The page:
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Pat DeCarlo. Photo: Peter Fitzpatrick/AL DÍA News
Pat DeCarlo. Photo: Peter Fitzpatrick/AL DÍA News

Empowering Communities with Patricia DeCarlo

Pat DeCarlo honored by AL DÍA.

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From a stint in the Peace Corps to co-founding ASPIRA, Patricia DeCarlo is no stranger to transforming communities from the inside. But if you ask her how she got there, she’ll tell you it was a series of learning experiences. 

DeCarlo’s track record of standing against the status quo does not seem like an accident. There is a thread of grassroots empowerment and community organizing that cannot be missed.

It began after she spent two years building homes in Costa Rica during her Peace Corps service. Once she returned to her native Puerto Rico and realized it wasn’t a good fit, she moved to the states with a friend. There she began organizing protests for the Vietnam War and after a particular incident where her friends were unjustly arrested, DeCarlo decided to become the Puerto Rican lawyer she knew the community needed. It was then she enrolled in law school at the University of Pennsylvania.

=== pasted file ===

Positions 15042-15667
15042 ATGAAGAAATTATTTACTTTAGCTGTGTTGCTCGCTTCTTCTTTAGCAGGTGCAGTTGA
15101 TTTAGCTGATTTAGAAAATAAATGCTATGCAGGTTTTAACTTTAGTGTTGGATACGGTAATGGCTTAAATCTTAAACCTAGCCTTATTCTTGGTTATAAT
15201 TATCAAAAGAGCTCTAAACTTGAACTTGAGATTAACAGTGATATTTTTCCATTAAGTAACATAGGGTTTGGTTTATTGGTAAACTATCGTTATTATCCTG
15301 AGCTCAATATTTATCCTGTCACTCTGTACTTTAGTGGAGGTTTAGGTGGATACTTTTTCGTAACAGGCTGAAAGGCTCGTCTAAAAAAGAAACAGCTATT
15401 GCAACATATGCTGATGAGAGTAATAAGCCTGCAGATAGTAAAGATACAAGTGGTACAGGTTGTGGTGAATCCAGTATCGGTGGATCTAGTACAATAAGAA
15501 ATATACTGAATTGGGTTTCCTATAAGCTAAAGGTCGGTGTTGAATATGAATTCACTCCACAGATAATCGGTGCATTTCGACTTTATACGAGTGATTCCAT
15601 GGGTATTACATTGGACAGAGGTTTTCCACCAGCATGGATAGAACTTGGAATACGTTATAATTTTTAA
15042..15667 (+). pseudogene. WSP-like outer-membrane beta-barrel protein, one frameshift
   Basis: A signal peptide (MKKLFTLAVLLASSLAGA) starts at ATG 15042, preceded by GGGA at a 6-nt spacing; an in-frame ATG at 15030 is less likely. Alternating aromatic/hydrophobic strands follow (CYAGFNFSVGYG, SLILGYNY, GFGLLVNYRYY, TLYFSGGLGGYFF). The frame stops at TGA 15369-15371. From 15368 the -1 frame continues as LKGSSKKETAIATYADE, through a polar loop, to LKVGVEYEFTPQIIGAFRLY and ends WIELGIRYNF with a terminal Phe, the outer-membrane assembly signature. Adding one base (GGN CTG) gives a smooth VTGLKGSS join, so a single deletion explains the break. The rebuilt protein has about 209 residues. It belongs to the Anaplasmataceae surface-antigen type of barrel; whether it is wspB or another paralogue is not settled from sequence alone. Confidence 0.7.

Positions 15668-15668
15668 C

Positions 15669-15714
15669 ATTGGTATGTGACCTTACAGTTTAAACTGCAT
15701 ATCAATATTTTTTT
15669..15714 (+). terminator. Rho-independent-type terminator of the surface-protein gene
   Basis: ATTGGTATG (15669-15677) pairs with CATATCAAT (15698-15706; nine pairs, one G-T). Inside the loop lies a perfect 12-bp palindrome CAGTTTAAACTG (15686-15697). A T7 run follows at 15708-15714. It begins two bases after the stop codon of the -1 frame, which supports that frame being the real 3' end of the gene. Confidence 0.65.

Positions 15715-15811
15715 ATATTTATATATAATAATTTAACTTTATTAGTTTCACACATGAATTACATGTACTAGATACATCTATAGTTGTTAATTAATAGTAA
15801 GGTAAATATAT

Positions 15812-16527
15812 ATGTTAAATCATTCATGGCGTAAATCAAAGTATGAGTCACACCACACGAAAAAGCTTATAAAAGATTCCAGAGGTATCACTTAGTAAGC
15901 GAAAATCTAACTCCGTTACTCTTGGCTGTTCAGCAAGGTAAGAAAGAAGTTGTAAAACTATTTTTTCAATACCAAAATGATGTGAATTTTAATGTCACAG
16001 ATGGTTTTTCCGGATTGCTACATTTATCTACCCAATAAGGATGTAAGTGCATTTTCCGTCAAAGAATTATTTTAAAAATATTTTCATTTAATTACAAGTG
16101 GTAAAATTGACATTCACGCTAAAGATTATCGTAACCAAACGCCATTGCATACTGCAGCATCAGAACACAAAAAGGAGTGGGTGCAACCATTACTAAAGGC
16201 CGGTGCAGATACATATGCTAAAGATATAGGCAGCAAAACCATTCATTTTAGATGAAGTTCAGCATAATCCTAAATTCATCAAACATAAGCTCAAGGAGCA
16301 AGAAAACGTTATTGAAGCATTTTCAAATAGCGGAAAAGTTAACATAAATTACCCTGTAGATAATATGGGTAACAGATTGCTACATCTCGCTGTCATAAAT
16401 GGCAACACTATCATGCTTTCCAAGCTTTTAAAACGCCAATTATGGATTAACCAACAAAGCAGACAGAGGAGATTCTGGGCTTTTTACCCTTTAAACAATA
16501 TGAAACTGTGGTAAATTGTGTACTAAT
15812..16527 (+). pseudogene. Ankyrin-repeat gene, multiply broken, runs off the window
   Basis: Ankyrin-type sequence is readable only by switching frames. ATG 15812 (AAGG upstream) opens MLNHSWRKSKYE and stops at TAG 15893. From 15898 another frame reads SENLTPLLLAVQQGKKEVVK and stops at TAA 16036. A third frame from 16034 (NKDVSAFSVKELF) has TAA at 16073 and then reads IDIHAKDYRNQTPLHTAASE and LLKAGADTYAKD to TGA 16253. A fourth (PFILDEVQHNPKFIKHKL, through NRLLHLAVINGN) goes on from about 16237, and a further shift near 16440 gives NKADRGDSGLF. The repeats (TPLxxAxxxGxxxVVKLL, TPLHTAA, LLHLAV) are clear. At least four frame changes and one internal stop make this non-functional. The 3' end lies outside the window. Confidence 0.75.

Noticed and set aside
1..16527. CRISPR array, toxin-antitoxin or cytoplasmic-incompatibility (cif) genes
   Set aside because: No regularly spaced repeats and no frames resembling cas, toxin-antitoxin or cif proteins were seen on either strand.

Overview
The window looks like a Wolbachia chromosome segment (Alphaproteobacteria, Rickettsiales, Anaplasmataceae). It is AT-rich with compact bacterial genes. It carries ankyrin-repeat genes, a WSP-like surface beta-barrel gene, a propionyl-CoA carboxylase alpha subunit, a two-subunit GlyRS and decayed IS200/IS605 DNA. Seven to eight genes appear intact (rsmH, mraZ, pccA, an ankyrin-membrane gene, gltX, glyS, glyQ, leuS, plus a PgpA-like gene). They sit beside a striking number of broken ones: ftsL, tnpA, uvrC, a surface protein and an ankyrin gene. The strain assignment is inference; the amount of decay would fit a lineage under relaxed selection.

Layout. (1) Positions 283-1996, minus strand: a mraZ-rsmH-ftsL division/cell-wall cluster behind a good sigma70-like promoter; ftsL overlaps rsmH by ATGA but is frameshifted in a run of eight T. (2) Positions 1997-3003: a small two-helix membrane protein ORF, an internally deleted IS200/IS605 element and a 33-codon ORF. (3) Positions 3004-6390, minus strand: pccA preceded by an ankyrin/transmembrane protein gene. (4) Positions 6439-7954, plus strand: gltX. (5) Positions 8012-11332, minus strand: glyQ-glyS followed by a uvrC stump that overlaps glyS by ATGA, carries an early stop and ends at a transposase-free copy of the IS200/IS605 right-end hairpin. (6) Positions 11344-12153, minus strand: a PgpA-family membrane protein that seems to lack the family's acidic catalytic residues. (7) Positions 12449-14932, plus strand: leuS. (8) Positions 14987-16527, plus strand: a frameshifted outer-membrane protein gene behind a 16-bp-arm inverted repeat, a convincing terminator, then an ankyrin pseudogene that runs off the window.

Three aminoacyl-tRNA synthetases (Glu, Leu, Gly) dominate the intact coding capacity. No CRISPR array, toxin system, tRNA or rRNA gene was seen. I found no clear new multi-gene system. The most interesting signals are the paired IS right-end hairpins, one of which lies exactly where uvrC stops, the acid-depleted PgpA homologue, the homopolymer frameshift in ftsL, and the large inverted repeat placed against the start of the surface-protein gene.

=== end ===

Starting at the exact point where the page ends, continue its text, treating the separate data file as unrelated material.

“The major lessons I learned were learned before I finished law school,” DeCarlo said.

When DeCarlo first moved to the states from Puerto Rico, she was taken aback by the racial and economic disparity she saw. Particularly, it was the answers she received from classmates in response to a survey that asked the question, “If a black family moves next door to you, does your property value go down?” 

“I want people to know you have the resource within you to make change. If we sit at home and complain and ask someone to do it for us it will never get done. But we can make change.”

“I remember that people who I would never have considered racists answered yes to this question and after asking them why, I realized it was about perception and because they were raised within that [...] so it was through the ignorance that I learned.” 

After graduating law school, DeCarlo worked at Camden Regional Services where she represented groups working within the community. From there she joined Norris Square Civic Association, an organization which she has grew from one location with 3 employees in the formerly known, “Bad Lands,” to the an initiative that has Headstart, after school, and bilingual education initiatives run by the community. 

Her legacy of empowering others to own and transform the places where they live has never wavered and it is this passion she continues to pass on. 

“I want people to know you have the resource within you to make change. If we sit at home and complain and ask someone to do it for us it will never get done. But we can make change.”

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